As water freezes, it expands, which can cause pipes or other containers to break. As temperatures drop, the risk of an incident from frozen pipes increases. According to State Farm, around 250,000 families experience damage to their home from frozen pipes each winter. Here's what you can do to help lower your risk:
- Remove and drain any hoses attached to the outside of your home. If you have other outdoor water sources, like a sprinkler system, make sure those are drained as well.
- Identify areas in your home that are susceptible to lower temperatures, like a utility room, and keep a close eye on the pipes in those areas.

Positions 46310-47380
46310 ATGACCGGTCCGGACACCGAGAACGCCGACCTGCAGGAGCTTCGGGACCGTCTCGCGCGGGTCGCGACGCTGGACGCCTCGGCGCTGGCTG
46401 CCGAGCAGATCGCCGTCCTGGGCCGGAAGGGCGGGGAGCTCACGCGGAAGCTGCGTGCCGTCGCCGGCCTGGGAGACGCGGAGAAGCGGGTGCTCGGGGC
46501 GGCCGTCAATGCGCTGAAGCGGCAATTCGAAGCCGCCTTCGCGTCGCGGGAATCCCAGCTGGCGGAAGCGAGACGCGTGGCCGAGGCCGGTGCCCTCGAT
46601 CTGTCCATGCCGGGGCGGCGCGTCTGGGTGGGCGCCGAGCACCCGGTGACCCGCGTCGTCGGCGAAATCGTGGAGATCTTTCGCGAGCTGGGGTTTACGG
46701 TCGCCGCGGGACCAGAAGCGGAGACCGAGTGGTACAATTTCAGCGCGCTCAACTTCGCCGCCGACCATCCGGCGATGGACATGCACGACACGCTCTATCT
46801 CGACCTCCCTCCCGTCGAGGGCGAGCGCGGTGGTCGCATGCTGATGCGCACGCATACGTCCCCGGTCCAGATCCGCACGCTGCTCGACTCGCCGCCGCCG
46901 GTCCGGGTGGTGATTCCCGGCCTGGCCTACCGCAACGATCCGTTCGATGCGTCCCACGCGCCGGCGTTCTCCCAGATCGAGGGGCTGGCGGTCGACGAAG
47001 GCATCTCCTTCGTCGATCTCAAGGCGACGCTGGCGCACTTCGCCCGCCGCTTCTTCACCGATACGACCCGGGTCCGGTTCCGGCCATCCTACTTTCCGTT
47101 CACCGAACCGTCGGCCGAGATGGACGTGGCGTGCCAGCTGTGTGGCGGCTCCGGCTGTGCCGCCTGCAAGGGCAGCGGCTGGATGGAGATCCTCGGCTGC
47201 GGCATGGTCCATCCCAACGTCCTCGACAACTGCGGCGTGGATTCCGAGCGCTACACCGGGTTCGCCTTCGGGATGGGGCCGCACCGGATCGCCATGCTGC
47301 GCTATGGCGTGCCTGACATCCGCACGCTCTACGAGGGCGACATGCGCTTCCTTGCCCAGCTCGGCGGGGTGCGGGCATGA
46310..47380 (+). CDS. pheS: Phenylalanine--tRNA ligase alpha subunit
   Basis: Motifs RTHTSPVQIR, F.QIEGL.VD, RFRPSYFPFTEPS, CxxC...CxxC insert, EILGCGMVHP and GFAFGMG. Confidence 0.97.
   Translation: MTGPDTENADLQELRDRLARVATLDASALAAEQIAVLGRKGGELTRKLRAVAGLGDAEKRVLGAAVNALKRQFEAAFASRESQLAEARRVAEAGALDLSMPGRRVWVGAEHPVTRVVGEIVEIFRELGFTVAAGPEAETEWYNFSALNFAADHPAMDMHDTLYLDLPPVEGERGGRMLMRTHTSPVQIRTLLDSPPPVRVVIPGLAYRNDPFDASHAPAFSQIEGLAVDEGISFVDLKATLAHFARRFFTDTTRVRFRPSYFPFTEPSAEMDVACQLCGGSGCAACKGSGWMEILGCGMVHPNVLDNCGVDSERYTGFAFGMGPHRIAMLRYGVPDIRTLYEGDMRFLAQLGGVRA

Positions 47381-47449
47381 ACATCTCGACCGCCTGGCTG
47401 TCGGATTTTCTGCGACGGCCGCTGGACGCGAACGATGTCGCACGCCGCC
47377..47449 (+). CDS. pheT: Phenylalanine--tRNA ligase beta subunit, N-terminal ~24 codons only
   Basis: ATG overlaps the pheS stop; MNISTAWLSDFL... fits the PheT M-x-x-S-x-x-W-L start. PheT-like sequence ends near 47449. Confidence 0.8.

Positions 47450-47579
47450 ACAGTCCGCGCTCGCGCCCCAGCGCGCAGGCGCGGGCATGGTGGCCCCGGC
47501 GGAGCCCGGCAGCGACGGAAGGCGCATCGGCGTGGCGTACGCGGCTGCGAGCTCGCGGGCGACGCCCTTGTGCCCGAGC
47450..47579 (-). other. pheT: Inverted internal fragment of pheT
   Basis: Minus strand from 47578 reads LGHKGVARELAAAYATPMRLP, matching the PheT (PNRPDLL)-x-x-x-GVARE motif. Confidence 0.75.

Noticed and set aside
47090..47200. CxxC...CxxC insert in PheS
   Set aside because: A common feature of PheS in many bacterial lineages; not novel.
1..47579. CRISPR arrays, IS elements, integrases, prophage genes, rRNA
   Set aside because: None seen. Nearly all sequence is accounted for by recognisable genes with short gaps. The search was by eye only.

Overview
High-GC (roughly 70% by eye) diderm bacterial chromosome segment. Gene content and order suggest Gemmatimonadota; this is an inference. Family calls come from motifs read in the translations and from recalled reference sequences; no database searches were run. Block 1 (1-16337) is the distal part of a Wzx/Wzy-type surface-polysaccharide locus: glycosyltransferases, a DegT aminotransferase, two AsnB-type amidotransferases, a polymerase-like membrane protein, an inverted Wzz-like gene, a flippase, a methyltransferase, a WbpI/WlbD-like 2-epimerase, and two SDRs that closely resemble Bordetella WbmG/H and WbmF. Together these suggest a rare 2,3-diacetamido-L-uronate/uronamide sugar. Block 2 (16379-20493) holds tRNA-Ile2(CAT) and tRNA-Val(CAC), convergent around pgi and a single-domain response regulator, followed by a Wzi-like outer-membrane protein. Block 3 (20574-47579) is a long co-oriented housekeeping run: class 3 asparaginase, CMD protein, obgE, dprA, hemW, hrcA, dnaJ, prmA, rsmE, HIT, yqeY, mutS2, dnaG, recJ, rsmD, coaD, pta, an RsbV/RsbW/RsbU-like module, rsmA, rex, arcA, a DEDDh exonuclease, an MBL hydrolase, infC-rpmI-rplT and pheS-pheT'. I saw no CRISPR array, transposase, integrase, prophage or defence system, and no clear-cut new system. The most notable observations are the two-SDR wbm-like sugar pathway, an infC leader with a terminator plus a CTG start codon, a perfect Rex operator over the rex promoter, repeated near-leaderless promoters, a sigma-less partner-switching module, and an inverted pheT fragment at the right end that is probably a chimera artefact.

- Maintain good insulation by sealing around any openings to the outside, like dryer vents, windows, and doors. In addition, check and add to the insulation in attics, basements, and crawl spaces.
- Install pipe sleeves to exposed pipes to provide better insulation.
- In times of extreme cold, it can help to let water drip slowly from the faucet. This allows some of the pressure to escape through the faucet.
If you do experience water damage from a frozen pipe, the bill can add up quickly. Luckily, it will typically be covered by homeowner's insurance so long as you've taken reasonable precautions to keep the building heated.
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